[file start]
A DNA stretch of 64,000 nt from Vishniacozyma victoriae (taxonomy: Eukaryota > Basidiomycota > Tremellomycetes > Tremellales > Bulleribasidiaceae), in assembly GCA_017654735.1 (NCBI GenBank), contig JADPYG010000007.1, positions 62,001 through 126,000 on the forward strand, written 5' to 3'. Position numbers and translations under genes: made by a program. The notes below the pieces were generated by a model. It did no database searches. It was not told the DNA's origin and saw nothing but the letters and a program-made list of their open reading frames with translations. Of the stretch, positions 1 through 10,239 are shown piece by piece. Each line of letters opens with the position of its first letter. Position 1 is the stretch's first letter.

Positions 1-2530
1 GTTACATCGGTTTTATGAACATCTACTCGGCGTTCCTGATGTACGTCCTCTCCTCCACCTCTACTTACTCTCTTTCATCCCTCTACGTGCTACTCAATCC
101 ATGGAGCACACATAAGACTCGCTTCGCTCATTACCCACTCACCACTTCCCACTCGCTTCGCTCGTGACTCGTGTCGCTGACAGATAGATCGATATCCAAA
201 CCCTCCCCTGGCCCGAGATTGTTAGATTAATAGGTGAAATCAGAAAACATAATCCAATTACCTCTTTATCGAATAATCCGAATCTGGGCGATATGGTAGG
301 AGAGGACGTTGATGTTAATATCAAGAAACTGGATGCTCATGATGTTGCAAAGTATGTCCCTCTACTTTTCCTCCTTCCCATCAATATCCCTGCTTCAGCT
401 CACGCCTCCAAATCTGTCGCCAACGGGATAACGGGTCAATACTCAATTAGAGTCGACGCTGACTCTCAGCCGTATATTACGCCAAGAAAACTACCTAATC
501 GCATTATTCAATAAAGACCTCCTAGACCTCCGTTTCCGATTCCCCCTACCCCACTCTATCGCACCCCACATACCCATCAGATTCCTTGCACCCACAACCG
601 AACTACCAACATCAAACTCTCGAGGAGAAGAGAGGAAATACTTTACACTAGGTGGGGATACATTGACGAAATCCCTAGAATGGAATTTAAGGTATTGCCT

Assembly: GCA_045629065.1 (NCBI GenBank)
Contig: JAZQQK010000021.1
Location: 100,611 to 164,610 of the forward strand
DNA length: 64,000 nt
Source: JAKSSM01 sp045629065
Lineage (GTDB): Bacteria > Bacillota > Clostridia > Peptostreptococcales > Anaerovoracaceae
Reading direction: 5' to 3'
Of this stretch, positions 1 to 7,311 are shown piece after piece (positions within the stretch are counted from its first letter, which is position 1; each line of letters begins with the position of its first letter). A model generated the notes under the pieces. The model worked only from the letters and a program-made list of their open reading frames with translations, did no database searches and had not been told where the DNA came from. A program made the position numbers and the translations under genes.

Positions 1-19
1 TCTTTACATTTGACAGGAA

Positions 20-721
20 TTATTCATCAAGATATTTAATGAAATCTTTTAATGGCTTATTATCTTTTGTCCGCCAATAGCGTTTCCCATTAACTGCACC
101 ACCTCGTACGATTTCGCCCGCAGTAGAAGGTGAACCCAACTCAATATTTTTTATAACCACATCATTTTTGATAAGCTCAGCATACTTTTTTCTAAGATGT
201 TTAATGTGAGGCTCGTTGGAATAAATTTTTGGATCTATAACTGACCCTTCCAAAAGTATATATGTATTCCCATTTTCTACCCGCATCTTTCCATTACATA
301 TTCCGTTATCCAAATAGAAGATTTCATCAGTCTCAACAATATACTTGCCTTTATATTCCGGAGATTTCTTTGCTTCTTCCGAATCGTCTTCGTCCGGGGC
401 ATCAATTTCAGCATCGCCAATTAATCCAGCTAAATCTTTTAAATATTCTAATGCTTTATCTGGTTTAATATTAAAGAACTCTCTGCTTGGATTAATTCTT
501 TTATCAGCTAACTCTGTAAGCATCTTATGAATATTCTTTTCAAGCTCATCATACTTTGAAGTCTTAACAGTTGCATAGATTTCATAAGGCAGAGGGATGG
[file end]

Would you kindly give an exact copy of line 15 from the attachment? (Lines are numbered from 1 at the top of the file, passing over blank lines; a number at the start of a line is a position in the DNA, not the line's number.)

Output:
Lineage (GTDB): Bacteria > Bacillota > Clostridia > Peptostreptococcales > Anaerovoracaceae